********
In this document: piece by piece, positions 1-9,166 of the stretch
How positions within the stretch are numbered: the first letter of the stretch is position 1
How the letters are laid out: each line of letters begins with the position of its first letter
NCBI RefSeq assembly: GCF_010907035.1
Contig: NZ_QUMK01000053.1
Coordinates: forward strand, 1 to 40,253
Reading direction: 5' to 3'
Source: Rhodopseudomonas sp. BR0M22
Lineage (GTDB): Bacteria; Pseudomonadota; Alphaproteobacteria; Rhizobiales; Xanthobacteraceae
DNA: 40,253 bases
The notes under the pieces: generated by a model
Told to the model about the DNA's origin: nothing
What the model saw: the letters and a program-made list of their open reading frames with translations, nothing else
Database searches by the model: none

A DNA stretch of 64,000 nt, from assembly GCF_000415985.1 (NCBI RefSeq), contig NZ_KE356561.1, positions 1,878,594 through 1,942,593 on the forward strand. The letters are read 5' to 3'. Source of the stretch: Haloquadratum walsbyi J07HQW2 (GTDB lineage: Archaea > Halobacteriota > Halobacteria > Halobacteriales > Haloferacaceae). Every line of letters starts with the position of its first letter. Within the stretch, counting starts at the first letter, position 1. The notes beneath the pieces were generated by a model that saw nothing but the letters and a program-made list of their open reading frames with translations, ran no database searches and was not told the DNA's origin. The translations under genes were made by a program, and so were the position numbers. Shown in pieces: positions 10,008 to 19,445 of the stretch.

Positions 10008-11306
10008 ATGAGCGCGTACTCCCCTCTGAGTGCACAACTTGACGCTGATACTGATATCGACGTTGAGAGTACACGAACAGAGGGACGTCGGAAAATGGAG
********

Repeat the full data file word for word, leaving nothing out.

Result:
In this document: piece by piece, positions 1-9,166 of the stretch
How positions within the stretch are numbered: the first letter of the stretch is position 1
How the letters are laid out: each line of letters begins with the position of its first letter
NCBI RefSeq assembly: GCF_010907035.1
Contig: NZ_QUMK01000053.1
Coordinates: forward strand, 1 to 40,253
Reading direction: 5' to 3'
Source: Rhodopseudomonas sp. BR0M22
Lineage (GTDB): Bacteria; Pseudomonadota; Alphaproteobacteria; Rhizobiales; Xanthobacteraceae
DNA: 40,253 bases
The notes under the pieces: generated by a model
Told to the model about the DNA's origin: nothing
What the model saw: the letters and a program-made list of their open reading frames with translations, nothing else
Database searches by the model: none

A DNA stretch of 64,000 nt, from assembly GCF_000415985.1 (NCBI RefSeq), contig NZ_KE356561.1, positions 1,878,594 through 1,942,593 on the forward strand. The letters are read 5' to 3'. Source of the stretch: Haloquadratum walsbyi J07HQW2 (GTDB lineage: Archaea > Halobacteriota > Halobacteria > Halobacteriales > Haloferacaceae). Every line of letters starts with the position of its first letter. Within the stretch, counting starts at the first letter, position 1. The notes beneath the pieces were generated by a model that saw nothing but the letters and a program-made list of their open reading frames with translations, ran no database searches and was not told the DNA's origin. The translations under genes were made by a program, and so were the position numbers. Shown in pieces: positions 10,008 to 19,445 of the stretch.

Positions 10008-11306
10008 ATGAGCGCGTACTCCCCTCTGAGTGCACAACTTGACGCTGATACTGATATCGACGTTGAGAGTACACGAACAGAGGGACGTCGGAAAATGGAG